Dayr al-Sultan, the Abyssinian church-cum monastery-cum-village on the roof of the Church of the Holy Sepulcher, is entered around the corner, past the Lutheran Church of the Redeemer, past the Russian Hospice (the Russians weren’t flying this Christmas. “Christmas services uncertain; call first,” the handout had warned.), around another corner, ten paces, turn sharply left go up the stone ramp. I had checked it all out in the daylight. The ramp curled up and around and ended in total darkness. I feel for the iron gate I know is somewhere ahead. It is there, and open. I go in.
I can hear drums somewhere in the blackness on the left. But I have no idea how to get through the maze of trees and alleys and huts that had all looked so charming in the daylight. Ahead and far above is the roof of the Holy Sepulcher church, an illuminated cross on top, the policeman warm and snug within. Under me, I guess, is the Chapel of Saint Helena.
“Is that you?” someone asks in English out of the darkness.
“It sure is,” I lie a bit. It was after all me.
He comes forward. He is a European.
“Oh,” he says, “it’s not you. Go that way.”
I do and I never see him again. Maybe he was killed by the Copts. I follow where he had pointed, down a narrow alley between the closed and darkened cottages. Ahead of me is an open door, with a light inside, and drumming. It is the Abyssinian church.
The entry into the church is from the front, on the left side of the sanctuary. There are ten or so clerics in a circle in the tiny space in front of the altar-screen, and beyond them a congregation of thirty or forty fill the entire church, the entire Abyssinian community in Jerusalem, I suppose. They pay no attention at all when I make my somewhat uncertain entrance. The monks are tall, all in black robes with black pill-box hats on their heads; the congregation is standing wrapped head to toe in white cotton or perhaps woolen shawls. Upon the wall a mustached King Solomon looks down, all smiles, on a gaudily depicted Queen of Sheba. The ladies sitting underneath in white shawls look to be in a great deal better shape than their famous ancestor.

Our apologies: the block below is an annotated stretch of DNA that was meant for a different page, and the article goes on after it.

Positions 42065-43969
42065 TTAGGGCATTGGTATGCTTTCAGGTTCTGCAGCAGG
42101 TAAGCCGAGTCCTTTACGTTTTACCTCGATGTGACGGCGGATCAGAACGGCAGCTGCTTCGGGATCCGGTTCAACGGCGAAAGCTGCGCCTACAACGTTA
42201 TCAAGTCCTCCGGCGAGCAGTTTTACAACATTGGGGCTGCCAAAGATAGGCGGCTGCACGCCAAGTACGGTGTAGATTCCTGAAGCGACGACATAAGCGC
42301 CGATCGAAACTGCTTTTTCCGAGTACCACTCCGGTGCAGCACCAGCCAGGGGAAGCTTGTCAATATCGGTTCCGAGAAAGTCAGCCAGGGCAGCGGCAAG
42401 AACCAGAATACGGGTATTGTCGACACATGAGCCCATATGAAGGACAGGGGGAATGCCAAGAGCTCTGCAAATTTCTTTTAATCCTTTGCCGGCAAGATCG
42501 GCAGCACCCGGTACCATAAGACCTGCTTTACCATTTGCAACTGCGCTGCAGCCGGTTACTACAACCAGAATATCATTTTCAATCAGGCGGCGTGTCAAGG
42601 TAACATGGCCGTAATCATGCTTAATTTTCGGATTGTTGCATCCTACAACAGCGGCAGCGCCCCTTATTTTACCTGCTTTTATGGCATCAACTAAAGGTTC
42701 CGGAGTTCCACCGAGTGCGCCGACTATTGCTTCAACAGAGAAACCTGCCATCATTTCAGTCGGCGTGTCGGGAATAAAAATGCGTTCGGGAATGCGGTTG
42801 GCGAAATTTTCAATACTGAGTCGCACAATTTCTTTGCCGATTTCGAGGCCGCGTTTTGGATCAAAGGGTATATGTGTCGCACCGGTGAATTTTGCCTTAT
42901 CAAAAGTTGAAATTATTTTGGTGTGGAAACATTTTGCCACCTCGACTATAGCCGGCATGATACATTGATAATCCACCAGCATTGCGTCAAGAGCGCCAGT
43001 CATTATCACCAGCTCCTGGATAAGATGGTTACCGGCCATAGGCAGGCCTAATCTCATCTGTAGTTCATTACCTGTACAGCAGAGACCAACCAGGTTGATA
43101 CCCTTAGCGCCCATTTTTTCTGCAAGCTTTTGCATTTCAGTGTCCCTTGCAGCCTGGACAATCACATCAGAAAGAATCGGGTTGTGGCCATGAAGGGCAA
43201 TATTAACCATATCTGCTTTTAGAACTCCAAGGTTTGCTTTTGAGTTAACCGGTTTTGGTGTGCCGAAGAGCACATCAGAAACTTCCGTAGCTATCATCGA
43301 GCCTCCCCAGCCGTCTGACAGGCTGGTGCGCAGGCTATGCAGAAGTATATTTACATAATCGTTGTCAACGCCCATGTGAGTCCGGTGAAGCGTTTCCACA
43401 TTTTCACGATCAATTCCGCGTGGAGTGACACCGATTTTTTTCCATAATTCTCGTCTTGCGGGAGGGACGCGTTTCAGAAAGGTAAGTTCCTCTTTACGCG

I don’t know when the service began or where we now stand in it since it seems to have no parts and no movement forward or backward. I guess they are reciting the office, or rather chanting it, accompanied by a single large drum in the hands of one of their number seated on the floor in their midst. Each monk holds a silver sistrum, a kind of tuning fork with rings strung between the tines, slowly swung forward, slowly back, a soft rattling of metal on metal. The Patriarch, dressed like the others save that his pillbox hat is satin and he holds an ivory staff in his hand, comes out from behind the altar-screen at 11:30, as promised on the schedule. He smiles upon us all; this is, after all, a kind of family celebration, and it was unlikely that the two or three white strangers in parkas and gloves are secret agents of the Copts.
The Patriarch takes his place on a lofty pink and gold throne on the right of the sanctuary. The monks pause, clear their throats and confer briefly –“Can anyone make the high notes in ‘O Holy Night’?”– and take up the office once again. And since they pay no heed to Vatican II or anything else that has happened since the Council of Chalcedon in the fifth century, they chant it as they have from the beginning, in Classical Ge’ez.
Midnight comes and goes, then half-past, 1 AM. The chanting and drumming go on, apparently its own liturgical justification, and the Abyssinian Patriarch on his throne benignly beats time, sometimes with his ivory staff, sometimes with his fingers. The monks relieve each other on the drum. We are incensed a number of times by a gentleman in a spectacular crimson and gold cope. I don’t know what I expected to witness. Something like a Western Christmas? A benign and comfortable Irish priest to come out from behind the alter-screen and explain to me once more the meaning of those familiar texts. Ego hodie genui te. “This day have I begotten Thee.” No, not this day or this night. It is not to be, whatever it was I expected. The congregation stands relaxed and at ease with itself and its own liturgy, expecting nothing. They are surely Christians –I can hear it through the chanting, through the Ge’ez even– but their Christmas is not mine, nor mine theirs. I leave, grateful to them for I don’t know what. Maybe just for sharing their worship so familiar yet so remote from my own. I know I felt more like a Christian than when I went in. Maybe it was a kind of Christmas.